You can also use the server pools to manually migrate zones from one host to another. You can perform this migration to do your own load balancing, to reorganize your zones, or in preparation for system maintenance. When you use the Migrate Zone action to move the zone, the wizard lists all of the global zones in the pool, including the number of running zones, total CPU, and available dedicated CPUs. If you don't have enough resources in that server pool, you can migrate the zone to a global zone in a different server pool, as long as they're compatible and meet the storage and network requirements. 

The Migrating Zones how-to walks you through migrating a zone to a new global zone in the same server pool. There's also more information in the Oracle Solaris Zones chapter in the Feature Reference Guide.

Thursday Sep 25, 2014

How-To: Creating a Server Pool for Oracle Solaris 11 Zones

I talked a bit last week about creating Oracle Solaris 11 zones by following the zone creation how-to. If you're creating zones on at least two systems, it's a good idea to create a server pool for them. A zones server pool lets you group 2 or more global zones (hosts) that have the same processor architecture. The hosts must share storage resources and have access to the same virtual and physical networks.

There are some big advantages to pooling your zones, including load balancing and high availability. When you add hosts to the server pool, you can share resources between the zones, and create policies to manage a lot of the CPU utilization and resource balancing functions and automatically migrate hosts between servers to balance the load. You can also manually move zones between hosts, and restart zones on a new host if a pooled host shuts down.

If you want to know more, there's a Server Pools chapter in the Feature Reference Guide. There's also a Creating a Server Pool for Zones how-to which walks through the process, using a hypothetical environment with two Oracle Solaris 11 zones.

Thursday Sep 18, 2014

How-To: Creating Oracle Solaris 11 Zones

The odds are good that you use Oracle Solaris 11 Zones in your environment or are interested in doing so - it's an effective and secure virtualization technology that lets you get more use out of each piece of hardware.

If your environment uses Ops Center, you can use a profile to quickly create new zones with a specific setup. The profile specifies the OS version, zone configuration, storage, and file system for the zone. Once you've created a profile, it automatically generates a deployment plan, which you can run to create a new zone. At runtime you specify the target system, and the name, IP address, and network resources for the new zone, edit any of the info from the profile if you want, and schedule the zone creation.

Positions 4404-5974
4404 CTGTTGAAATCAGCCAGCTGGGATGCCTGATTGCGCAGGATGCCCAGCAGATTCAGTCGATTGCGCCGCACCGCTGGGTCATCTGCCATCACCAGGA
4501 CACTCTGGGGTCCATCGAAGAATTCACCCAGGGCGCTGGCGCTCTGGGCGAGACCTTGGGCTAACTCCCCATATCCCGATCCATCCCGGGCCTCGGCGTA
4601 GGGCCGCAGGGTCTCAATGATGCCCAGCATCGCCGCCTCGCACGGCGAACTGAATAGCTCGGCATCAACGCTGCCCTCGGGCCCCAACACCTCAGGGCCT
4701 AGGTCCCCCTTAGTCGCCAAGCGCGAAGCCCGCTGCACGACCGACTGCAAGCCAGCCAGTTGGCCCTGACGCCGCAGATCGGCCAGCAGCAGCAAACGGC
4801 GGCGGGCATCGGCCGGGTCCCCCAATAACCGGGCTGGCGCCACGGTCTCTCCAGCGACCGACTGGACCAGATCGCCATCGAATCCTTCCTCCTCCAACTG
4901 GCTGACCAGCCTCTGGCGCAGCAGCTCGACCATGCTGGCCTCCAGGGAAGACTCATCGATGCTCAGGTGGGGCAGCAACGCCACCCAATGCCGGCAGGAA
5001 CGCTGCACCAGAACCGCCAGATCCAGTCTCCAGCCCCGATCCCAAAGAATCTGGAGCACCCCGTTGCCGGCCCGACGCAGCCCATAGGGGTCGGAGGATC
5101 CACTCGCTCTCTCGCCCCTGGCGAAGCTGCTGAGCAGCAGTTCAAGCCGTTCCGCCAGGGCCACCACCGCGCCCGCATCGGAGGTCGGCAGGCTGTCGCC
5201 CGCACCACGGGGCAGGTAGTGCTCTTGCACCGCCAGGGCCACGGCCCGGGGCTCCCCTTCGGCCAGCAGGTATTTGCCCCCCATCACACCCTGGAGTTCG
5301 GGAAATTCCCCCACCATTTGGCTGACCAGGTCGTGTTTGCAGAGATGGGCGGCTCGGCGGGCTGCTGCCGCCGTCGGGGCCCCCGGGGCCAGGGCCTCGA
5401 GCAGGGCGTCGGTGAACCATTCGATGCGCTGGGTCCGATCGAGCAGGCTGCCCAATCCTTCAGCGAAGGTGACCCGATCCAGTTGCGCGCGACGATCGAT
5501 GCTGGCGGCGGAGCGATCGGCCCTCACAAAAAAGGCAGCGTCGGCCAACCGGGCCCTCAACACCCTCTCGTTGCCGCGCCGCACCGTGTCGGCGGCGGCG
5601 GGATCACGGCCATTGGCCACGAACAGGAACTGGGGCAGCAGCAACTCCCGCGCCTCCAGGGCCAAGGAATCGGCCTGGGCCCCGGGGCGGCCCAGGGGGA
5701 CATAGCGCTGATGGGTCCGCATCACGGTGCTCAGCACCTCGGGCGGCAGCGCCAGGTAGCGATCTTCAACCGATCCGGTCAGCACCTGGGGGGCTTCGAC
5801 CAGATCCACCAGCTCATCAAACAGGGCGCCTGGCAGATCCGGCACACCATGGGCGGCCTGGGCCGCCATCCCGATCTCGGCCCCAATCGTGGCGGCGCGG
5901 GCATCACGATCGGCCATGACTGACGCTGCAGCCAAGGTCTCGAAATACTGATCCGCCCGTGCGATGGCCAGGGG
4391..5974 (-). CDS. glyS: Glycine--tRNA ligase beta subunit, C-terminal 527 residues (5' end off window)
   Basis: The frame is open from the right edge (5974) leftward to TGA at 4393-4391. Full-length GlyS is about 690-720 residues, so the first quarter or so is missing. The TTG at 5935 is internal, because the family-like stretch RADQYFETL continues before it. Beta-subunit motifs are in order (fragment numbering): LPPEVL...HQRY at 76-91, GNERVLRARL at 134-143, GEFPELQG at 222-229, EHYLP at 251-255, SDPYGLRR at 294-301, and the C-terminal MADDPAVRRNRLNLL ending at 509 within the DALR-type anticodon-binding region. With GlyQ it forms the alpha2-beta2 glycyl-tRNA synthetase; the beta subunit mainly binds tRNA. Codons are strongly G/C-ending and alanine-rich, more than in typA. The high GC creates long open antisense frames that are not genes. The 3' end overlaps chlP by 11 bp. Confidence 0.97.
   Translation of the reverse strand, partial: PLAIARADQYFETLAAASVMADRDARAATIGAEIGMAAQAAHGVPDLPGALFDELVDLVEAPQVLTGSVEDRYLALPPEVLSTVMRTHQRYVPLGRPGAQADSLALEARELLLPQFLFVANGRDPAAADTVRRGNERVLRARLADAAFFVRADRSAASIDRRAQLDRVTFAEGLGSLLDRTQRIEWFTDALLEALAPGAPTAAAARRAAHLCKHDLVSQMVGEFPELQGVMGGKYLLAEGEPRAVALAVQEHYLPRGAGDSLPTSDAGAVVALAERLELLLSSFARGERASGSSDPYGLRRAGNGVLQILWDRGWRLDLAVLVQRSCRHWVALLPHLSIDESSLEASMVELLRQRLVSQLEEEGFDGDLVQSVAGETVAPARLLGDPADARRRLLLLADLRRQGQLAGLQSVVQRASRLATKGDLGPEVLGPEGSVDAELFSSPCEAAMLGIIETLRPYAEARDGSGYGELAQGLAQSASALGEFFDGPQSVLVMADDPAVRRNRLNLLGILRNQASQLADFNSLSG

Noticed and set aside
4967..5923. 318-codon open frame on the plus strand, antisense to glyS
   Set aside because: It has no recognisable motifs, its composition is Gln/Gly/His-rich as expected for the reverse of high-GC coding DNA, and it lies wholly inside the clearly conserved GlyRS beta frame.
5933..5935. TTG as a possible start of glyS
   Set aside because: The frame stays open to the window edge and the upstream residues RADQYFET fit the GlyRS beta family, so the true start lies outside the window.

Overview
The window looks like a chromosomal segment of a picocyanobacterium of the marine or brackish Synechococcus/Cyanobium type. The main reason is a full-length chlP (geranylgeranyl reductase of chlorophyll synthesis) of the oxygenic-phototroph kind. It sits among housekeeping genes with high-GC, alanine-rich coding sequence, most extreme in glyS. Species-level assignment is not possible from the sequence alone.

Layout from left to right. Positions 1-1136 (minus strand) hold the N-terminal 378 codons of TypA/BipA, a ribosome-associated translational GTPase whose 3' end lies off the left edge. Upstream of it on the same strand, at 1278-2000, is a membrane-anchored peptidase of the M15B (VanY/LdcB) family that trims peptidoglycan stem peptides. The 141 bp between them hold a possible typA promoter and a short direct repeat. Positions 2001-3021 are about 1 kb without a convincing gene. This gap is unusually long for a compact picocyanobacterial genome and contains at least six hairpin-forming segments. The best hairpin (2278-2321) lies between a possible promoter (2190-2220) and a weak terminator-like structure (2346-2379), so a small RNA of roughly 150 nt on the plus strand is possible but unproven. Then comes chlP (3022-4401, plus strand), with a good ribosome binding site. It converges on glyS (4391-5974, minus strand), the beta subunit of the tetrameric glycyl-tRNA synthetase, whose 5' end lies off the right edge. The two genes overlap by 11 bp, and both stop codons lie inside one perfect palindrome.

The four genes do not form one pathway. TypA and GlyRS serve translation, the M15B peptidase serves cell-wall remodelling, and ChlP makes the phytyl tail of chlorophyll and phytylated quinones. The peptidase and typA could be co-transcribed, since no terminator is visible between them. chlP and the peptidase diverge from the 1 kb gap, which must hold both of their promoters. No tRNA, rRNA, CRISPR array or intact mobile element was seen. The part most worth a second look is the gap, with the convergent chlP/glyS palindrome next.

We've put together a how-to that walks you through the whole process, so take a look.

Thursday Jul 10, 2014

How-To: Configuring NAS Libraries

Server Pools in Ops Center let you group multiple virtualization hosts together and migrate guests between them. For guests to be migratable, though, the storage for the guests must be accessible to all of the hosts.

One way that you can make accessible storage is by configuring a NAS library. The library puts the guest storage in an NFS share that can be accessed by the virtualization hosts, enabling migration.

One of our how-tos, the creatively titled Configuring NAS Libraries how-to, walks you through the steps of configuring a NAS library - creating the NFS share on the storage server, then identifying it and creating the library in Ops Center. There's a workflow that explains when to use the several how-tos related to storage library deployment, as well.

Thursday Jul 03, 2014

How-To: Using Complex Plans

You can use Ops Center to perform some very complex tasks. For instance, you might use it to provision several operating systems across your environment, with multiple configurations for each OS.

Complex plans let you standardize each part of processes like that, and fit them together in different ways based on your environment's needs. You can create an OS provisioning profile for a specific OS, then create an OS configuration profile for one of the configurations your environment needs, and then put them together in a complex plan. By running the complex plan on the target systems, you ensure that no part of the process is being left out or performed inconsistently.

We've put together a how-to that demonstrates how complex plans work, using an Install Server plan as an example.

Thursday Jun 26, 2014